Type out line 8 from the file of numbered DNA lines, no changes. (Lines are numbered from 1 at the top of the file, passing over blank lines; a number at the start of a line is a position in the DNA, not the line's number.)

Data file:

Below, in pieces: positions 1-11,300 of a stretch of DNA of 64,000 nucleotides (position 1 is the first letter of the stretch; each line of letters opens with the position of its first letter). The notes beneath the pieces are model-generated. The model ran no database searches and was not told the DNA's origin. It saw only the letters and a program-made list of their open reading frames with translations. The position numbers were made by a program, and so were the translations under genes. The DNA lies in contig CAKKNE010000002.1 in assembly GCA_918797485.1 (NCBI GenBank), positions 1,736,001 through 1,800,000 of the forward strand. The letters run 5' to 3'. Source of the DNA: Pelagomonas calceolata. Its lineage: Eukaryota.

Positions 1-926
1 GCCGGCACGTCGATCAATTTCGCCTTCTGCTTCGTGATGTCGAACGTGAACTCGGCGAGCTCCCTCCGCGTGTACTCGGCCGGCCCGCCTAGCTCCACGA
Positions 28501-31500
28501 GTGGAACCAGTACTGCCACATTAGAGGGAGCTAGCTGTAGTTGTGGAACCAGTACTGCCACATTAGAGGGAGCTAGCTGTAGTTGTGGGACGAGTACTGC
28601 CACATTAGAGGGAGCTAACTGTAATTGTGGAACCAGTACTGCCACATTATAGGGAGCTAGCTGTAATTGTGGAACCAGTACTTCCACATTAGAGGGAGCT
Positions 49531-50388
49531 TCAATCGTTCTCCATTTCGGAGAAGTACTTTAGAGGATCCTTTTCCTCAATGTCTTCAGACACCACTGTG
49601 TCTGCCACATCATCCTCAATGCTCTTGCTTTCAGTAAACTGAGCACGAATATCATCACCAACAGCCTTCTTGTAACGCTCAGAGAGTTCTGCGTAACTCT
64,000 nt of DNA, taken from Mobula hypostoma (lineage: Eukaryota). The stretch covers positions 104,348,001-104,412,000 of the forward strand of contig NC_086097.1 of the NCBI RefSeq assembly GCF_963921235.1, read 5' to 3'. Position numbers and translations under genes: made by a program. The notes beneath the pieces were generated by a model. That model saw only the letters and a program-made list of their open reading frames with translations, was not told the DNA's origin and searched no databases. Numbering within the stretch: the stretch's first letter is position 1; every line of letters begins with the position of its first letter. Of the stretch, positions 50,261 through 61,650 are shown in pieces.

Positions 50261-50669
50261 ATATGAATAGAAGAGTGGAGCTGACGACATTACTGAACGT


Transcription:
49531 TCAATCGTTCTCCATTTCGGAGAAGTACTTTAGAGGATCCTTTTCCTCAATGTCTTCAGACACCACTGTG